Teide also boasts a European Diploma awarded by the European Council, and it is part of the Natura 2000 Network Sites. The Park is well deserving of such acknowledgements. Firstly, it boasts the broadest sample of supra-Mediterranean vegetation on Earth. Secondly, it covers one of the world’s most stunning volcanic landscapes – and certainly the most outstanding in the Canary Islands.
Teide National Park lies right in the middle of the Island, at an altitude of 2,000 m (6,500 ft) above sea level, topped by Spain’s highest peak at 3,718 m (12,198 ft). These record-breaking figures add to the fact that it is the most visited national park in Europe, welcoming some three million visitors a year.
From a geomorphological point of view, this place is one of nature’s true wonders. The structures of the caldera and the Teide-Pico Viejo stratovolcano are unique in the world. But its list of virtues does not stop there. With hundreds of cones, lava tongues and caves, it is the focus of much scientific and scenic interest. Not to mention its wealth of fauna and flora, which includes a significant array of endemic Canarian species and several others that only live in the Park.
Teide National Park was created in 1954 in recognition of its volcanic and biological singularity. Covering roughly 19,000 hectares (47,000 acres), it is the largest and oldest out of all the national parks in the Canary Islands. It has a peripheral protection area and is surrounded by Corona Forestal Natural Park, which covers an expanse of 46,612.9 hectares (115,183 acres), making this the largest protected nature area in the entire archipelago.
Key facts about Mount Teide
Mount Teide dominates dominates the skyline and is clearly viewable from pretty much any part of the island. Located on Tenerife in the Canary Islands (a Spanish-owned island chain off the north-west coast of Africa), the summit of Mount Teide at 3178 metres (just over 12000 feet) is the highest point in Spain.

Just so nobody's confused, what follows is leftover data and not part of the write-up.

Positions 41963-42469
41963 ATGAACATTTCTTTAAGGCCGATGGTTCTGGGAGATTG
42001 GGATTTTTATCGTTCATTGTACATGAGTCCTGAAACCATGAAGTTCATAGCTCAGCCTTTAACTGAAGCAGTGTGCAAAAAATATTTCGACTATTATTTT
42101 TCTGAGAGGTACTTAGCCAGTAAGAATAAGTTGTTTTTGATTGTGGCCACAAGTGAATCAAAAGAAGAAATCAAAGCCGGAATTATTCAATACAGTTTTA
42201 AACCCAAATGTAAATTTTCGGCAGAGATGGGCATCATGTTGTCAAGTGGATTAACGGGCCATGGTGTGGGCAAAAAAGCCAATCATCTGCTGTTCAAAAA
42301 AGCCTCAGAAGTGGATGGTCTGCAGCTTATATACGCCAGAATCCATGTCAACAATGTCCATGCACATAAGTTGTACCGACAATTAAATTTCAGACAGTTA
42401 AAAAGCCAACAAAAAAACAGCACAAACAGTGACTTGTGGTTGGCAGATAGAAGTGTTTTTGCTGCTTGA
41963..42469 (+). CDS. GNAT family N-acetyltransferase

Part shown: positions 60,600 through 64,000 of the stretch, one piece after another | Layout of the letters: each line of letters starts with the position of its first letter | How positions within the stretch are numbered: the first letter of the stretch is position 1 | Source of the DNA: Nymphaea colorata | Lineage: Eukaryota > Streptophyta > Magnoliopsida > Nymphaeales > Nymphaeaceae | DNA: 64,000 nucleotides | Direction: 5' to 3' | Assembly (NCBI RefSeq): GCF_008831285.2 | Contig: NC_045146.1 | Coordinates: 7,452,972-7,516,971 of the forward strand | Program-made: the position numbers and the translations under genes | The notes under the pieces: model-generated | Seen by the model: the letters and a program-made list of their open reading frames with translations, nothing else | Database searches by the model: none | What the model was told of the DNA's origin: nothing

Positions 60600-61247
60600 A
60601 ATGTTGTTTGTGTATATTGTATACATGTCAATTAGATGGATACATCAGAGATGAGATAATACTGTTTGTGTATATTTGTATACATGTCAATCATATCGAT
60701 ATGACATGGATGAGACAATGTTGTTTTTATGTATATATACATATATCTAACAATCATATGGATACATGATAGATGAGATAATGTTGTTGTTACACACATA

Teide is the third highest volcano in the world.
The most recent eruption of Mount Teide happened in 1909. It also erupted in 1798, 1706, 1705 and 1704.
On his voyage of discovery Christopher Columbus apparently saw the 1492 eruption of Mount Teide when he was sailing past Tenerife.
Mount Teide is currently a dormant volcano, but many scientists believe it will erupt again in the near future.
In the mid seventeenth century a group of Englishmen were the first Europeans to reach the summit of Mount Teide. The group included Philips Ward, George Cove and John Webber.
To the Gaunches (the original, pre-Spanish invasion, inhabitants of Tenerife) Teide was a sacred mountain and the home of Guayota, the devil.
Mount Teide is a stratovolcano, formed from layers of hardened lava and volcanic ash.
Several plants can only be found on the slopes of Mount Teide. These include: the Teide white broom and the Teide daisy.Mount Teide appears on Tenerife’s coat of arms and it used
Mount Teide appears on Tenerife’s coat of arms and it used feature on the back of the 1000 Peseta note (before Spain adopted the Euro as its national currency).
Mount Teide and the areas of land directly surrounding it make up the Teide National Park. This UNESCO World Heritage Site is visited by nearly 3 million visitors every year.
In winter temperatures at the summit temperatures can vary between -5 and -10 degrees C. The summit is often covered with snow.
The Spanish name for Mount Teide is Pico del Teide.
Source: Tenerife Tourist Board